The HLA-LOH test makes use of data produced with the xT CDx assay to identify patients with tumors experiencing allele-specific loss of heterozygosity who may benefit from specific targeted treatments.
The FDA has granted breakthrough device designation to the HLA-LOH assay as a companion diagnostic test for use in patients with solid tumors, according to a press release from Tempus.1
The assay utilizes a machine learning model that evaluate data generated with the xT CDx assay, a next-generation sequencing (NGS) device. The test and assay operate in conjunction to identify patients with solid tumors experiencing allele-specific loss of heterozygosity for specific HLA class I alleles who may benefit from specific targeted therapies.
“HLA-LOH provides a clear molecular distinction between cancer and non-cancer cells and is a potential biomarker for immune therapy resistance,” Kate Sasser, PhD, chief scientific officer at Tempus, said in the press release. “The HLA-LOH test is intended to measure this biomarker and better understand which patients may respond to new therapies. This breakthrough device designation from the FDA recognizes the novelty and potential clinical impact of our HLA-LOH test for this promising biomarker.”
The FDA previously approved the xT CDx assay for assessing microsatellite instability (MSI) status among patients with colorectal cancer (CRC) in May 2023.2 In particular, the assay was indicated for use in detecting KRAS wild type mutations with absence of mutations in codons 12 or 13 in those who may benefit from therapy with cetuximab (Erbitux).3 The test was also indicated for detecting KRAS wild-type mutations with absence of mutations in exons 2, 3, or 4 and NRAS wild-type mutations with absence of mutations in exons 2, 3, or 4 in patients who may be eligible to receive panitumumab (Vectibix).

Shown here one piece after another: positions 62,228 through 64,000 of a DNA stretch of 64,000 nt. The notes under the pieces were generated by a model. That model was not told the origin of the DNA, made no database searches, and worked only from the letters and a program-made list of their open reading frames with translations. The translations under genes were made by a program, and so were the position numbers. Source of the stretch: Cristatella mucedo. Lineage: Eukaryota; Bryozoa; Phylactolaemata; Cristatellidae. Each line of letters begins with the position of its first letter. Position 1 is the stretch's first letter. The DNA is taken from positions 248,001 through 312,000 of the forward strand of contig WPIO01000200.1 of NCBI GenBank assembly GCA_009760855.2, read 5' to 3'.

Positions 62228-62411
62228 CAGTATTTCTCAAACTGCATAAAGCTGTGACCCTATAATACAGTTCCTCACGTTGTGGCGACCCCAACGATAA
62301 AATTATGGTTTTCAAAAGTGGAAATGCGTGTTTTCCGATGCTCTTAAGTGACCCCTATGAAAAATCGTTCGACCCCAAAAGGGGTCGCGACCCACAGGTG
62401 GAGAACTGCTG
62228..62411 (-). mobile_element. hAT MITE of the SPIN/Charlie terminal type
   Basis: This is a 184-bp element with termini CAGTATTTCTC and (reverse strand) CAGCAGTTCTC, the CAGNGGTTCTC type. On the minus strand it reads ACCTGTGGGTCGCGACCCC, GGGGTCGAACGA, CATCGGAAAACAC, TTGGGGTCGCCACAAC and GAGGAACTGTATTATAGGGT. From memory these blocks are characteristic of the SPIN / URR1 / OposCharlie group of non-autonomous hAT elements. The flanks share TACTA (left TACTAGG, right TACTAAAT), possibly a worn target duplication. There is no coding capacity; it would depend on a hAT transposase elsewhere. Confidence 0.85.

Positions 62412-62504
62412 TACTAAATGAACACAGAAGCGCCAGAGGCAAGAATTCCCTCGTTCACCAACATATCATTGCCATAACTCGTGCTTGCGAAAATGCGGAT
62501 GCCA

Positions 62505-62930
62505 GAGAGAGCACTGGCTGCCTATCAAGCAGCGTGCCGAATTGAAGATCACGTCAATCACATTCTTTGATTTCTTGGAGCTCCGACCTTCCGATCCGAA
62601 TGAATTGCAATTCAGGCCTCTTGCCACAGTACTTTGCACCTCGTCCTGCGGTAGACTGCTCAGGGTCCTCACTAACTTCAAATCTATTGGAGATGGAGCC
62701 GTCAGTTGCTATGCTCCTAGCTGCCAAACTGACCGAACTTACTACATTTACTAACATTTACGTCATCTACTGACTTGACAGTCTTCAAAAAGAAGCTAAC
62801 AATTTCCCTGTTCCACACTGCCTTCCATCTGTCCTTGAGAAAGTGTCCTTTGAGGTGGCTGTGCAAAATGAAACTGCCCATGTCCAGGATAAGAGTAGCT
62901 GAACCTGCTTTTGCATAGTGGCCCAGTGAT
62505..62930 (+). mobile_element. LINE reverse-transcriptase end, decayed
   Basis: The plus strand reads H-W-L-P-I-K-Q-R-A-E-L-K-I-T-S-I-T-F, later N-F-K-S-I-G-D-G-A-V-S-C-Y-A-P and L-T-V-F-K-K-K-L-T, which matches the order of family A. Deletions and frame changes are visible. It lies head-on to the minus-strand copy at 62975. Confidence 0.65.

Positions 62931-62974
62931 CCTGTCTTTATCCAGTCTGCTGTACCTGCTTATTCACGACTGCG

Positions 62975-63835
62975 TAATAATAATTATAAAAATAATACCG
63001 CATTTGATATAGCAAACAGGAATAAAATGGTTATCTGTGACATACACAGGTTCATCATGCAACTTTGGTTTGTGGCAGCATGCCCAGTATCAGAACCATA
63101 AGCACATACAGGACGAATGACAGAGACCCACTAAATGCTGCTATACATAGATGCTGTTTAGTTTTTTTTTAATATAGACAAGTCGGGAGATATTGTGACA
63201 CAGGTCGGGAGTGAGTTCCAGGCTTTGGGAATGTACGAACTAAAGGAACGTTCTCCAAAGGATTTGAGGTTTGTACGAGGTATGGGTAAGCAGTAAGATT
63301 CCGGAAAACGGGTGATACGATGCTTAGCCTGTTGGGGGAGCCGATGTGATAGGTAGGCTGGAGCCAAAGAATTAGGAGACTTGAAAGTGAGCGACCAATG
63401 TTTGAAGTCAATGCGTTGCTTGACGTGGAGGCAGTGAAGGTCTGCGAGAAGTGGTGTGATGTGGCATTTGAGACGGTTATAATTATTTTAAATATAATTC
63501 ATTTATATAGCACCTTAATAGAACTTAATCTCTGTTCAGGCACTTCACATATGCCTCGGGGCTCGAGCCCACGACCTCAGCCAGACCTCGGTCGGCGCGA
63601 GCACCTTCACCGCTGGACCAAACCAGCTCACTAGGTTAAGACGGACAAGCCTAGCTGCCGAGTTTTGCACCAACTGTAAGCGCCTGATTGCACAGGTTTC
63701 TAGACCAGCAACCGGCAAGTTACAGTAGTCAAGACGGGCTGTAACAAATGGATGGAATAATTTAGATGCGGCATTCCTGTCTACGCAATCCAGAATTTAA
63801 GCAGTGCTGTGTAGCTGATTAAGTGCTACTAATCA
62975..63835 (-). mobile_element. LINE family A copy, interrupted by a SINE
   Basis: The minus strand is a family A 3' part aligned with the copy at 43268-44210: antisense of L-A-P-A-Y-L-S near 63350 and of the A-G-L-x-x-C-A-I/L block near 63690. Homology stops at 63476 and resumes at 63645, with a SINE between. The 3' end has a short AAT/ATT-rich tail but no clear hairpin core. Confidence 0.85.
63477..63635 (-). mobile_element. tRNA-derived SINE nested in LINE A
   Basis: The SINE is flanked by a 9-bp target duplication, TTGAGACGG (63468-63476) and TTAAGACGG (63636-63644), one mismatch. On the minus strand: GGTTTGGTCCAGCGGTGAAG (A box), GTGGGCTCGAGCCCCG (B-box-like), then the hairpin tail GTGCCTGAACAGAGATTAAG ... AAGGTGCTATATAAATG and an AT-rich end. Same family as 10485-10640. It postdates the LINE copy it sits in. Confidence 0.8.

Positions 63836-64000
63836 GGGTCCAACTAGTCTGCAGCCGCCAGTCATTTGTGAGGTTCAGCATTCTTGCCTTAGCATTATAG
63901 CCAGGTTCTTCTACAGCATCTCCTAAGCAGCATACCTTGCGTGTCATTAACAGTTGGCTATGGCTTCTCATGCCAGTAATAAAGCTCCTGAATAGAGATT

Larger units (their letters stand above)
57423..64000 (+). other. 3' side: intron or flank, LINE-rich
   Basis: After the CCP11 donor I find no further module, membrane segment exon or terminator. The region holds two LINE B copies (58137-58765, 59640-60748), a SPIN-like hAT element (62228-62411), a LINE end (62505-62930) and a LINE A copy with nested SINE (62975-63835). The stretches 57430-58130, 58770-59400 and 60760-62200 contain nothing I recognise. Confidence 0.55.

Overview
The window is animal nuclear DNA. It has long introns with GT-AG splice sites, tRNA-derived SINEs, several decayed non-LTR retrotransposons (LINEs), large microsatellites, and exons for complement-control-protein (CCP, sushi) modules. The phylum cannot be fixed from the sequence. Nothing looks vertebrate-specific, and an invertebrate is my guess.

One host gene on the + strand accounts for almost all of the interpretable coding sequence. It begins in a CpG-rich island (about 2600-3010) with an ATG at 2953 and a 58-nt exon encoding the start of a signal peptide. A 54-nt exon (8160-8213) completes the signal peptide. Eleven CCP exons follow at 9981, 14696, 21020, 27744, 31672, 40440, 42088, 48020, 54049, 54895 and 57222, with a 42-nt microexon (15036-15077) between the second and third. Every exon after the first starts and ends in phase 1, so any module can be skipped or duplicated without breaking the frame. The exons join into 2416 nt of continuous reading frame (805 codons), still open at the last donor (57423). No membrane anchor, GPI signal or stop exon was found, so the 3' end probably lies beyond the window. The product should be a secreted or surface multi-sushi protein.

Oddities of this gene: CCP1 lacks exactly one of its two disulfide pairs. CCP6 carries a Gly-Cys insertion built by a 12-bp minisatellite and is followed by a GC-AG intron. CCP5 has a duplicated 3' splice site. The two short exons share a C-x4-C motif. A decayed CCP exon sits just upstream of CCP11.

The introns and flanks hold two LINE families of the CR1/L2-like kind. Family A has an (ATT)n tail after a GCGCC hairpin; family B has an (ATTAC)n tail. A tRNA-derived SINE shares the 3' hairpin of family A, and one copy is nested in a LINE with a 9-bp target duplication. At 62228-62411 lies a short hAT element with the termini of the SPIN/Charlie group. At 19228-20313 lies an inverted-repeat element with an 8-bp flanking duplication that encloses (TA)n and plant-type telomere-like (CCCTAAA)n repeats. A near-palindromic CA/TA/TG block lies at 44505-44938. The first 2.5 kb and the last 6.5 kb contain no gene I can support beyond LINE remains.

Investigators evaluated the xT CDx assay’s ability to detect specific KRAS and NRAS variants across 69 CRC samples. Of 31 CDx variants that investigators identified through orthogonal methods (OM), 31 were detectable with the xT CDx assay, resulting in a positive percentage agreement of 100.0% (95% CI, 88.8%-100.0%). Moreover, the assay detected 648 negative variants of a collective 649 that were identified via OM as being negative, yielding a negative percentage agreement of 99.8% (95% CI, 99.1%-100.0%).
“We designed xT CDx to be a smart test that can empower physicians to provide personalized care for their patients and support researchers in developing better therapeutics,” Eric Lefkofsky, founder and chief executive officer of Tempus, said in a press release at the time of the FDA’s approval of the assay.2
The xT CDx assay, an in vitro diagnostic device, is designed to detect single nucleotide variant and multi-nucleotide variant substitutions, determine MSI status, and identify insertion and deletion alterations in 648 genes. The assay uses DNA extracted from formalin-fixed paraffin embedded tumor tissue samples and matched normal blood or saliva samples from patients with solid malignant neoplasms.
According to the xT CDx assay’s technical information, it is intended for in vitro diagnostic use and for prescription use only.3 Additionally, the assay is not designed to assess germline variants, and a negative result does not negate the presence of a mutation that falls below its minimum tumor threshold of 20% for detecting variants.